Published in the Guardian Observer, November 25, 2018

Excerpted here:

A global security futurist and an adjunct professor at Georgetown University, Washington DC, Zalman is the founder of the Strategic Narrative Institute, a futurist consultancy. Between 2014 and 2016 she was the CEO of the World Future Society.

There’s a lovely phrase, attributed to the futurist Roy Amara, that goes like this: “We tend to overestimate the effect of a technology in the short run and underestimate the effect in the long run.” With this in mind, let’s consider work. We’re already discussing what kinds of jobs will be affected by automation. We know that some of the losers will be those with white-collar qualifications whose work is relatively routine: accountants, much of the work of lawyers, some of the work of journalists. But by 2050 we’ll begin to see paradigmatic changes. We have all these assumptions about how work and the world is shifting. But the changes occurring now are too incipient for us to get our heads around. It’s not that automation will change work. It’s that work will change so drastically that we’ll need to give what we do an entirely different name.

The winners will be those people in jobs we don’t even know about yet, at the intersection of technology and other fields. Data and criminal justice. Data and homewares. Data and medical services. Data and biotechnology. It will be an exciting time for philosophers and ethicists. We’ll quickly realise the need to understand how we treat, use, manage and live with artificial intelligence. We’ll need philosophers and ethicists to legislate ourselves into the future.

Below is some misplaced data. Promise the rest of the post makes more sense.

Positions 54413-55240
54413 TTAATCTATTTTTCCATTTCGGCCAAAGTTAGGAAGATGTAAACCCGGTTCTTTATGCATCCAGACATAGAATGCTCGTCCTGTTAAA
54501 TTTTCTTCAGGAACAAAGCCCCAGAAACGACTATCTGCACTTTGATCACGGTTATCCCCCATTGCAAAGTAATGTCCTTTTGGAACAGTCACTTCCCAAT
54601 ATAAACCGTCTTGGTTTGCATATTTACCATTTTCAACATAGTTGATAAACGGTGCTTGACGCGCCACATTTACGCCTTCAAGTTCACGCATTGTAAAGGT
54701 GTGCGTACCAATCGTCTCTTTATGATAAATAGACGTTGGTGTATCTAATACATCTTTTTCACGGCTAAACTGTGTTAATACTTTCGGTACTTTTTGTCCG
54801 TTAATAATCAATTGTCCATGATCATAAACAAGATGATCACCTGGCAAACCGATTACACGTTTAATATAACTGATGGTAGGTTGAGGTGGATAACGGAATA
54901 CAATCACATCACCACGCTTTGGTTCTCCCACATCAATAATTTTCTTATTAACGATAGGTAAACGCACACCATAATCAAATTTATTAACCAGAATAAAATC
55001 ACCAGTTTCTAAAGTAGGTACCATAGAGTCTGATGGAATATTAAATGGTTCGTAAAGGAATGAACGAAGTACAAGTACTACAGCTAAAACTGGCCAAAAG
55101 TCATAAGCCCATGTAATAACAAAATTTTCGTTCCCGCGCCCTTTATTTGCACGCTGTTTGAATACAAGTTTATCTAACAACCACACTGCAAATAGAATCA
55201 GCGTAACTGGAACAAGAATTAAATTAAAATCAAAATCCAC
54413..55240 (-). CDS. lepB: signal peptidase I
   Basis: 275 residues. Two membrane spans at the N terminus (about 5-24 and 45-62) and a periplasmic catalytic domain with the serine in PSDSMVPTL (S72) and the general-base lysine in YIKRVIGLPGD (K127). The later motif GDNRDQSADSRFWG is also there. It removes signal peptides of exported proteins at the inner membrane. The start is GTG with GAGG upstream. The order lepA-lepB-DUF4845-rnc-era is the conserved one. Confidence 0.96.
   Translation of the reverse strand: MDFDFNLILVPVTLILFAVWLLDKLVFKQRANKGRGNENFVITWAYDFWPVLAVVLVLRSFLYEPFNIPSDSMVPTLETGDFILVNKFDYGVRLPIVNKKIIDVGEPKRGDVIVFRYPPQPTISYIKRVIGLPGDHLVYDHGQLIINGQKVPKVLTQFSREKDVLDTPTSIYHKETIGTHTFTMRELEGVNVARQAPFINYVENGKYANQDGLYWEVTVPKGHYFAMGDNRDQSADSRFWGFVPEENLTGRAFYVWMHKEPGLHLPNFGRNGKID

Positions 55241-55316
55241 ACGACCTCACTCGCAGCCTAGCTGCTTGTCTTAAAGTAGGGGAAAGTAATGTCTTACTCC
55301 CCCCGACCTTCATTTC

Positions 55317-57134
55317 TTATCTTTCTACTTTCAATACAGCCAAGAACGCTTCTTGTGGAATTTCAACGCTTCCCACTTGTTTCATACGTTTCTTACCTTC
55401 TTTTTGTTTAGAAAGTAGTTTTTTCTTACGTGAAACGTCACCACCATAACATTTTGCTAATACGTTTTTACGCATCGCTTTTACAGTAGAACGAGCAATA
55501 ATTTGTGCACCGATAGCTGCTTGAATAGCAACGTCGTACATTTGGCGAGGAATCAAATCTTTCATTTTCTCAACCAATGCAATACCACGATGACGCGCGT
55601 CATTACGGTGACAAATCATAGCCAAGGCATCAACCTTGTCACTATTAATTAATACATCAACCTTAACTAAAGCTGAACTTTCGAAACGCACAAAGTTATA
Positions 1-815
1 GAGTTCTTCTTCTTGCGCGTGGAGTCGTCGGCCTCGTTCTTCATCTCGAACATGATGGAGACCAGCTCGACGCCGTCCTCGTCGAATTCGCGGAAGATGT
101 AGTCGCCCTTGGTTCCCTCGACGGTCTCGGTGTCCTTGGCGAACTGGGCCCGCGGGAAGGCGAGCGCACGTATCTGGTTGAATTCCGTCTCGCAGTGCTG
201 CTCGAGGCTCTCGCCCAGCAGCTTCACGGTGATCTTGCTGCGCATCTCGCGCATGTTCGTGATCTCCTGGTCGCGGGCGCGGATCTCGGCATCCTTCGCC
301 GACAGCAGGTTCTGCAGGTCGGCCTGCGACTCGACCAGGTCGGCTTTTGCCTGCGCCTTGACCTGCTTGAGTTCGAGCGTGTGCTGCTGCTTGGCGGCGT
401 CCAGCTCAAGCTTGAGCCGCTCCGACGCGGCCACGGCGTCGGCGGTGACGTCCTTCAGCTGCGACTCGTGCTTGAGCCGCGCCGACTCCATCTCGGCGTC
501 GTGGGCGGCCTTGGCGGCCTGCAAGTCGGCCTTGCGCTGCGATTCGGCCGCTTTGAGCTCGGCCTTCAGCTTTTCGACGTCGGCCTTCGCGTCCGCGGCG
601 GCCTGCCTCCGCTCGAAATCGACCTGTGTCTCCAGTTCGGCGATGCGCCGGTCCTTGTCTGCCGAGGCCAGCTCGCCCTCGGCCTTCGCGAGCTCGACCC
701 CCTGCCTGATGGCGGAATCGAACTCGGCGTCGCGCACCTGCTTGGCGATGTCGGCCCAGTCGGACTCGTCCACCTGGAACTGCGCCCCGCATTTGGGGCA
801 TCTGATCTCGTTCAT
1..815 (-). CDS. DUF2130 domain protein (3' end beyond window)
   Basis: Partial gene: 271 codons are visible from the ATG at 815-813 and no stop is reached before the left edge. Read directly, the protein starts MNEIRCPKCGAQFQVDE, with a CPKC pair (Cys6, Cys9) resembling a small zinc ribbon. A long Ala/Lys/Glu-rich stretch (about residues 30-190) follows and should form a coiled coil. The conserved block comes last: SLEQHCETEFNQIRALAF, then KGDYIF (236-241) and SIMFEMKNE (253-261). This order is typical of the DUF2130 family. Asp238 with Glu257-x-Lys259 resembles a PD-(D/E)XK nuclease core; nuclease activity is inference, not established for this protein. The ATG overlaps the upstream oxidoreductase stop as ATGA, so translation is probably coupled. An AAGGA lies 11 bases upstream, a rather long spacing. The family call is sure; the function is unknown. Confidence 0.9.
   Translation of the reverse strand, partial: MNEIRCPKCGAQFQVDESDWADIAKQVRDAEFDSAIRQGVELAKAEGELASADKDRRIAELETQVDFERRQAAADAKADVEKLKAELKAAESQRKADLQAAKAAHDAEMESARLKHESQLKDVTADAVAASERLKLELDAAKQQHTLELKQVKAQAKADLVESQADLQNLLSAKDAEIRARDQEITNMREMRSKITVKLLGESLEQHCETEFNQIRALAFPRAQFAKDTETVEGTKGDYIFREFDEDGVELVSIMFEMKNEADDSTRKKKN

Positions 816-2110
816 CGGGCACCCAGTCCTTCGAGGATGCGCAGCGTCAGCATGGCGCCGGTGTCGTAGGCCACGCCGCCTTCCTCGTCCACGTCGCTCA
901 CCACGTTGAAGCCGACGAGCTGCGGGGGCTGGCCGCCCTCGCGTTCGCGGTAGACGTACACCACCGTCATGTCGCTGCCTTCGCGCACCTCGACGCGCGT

If there is a significant displacement from automation, we’ll require a tweak in the social services system. We’ll send people back to school. We’ll find new ways for people to make money. There will be experiments in the universal basic income. Eventually, we’ll create new forms of work. We’re kind of an ingenious race that way.

But the one thing that seems unlikely to change in the next 30 years is wealth inequality. This will reverberate across generations. Some of us will continue to become really rich; some of us will continue to become very poor. Inequality won’t rise from automation alone. It will continue to develop from the kind of economic reward system we’ve already established: that money makes money. That will lead to a biological divide in society, too. There will be a class of people able to enhance not only their education, as people have been able to do for decades – you go to a private school, you get a better education – but their own bodies, through other kinds of augmentation. Genetic enhancement, let’s say. Biological augmentation and enhancements are coming – a tattoo that acts as a system that monitors the body, for example. That could be expensive, and not necessarily available to all. In the future, only some people will have access.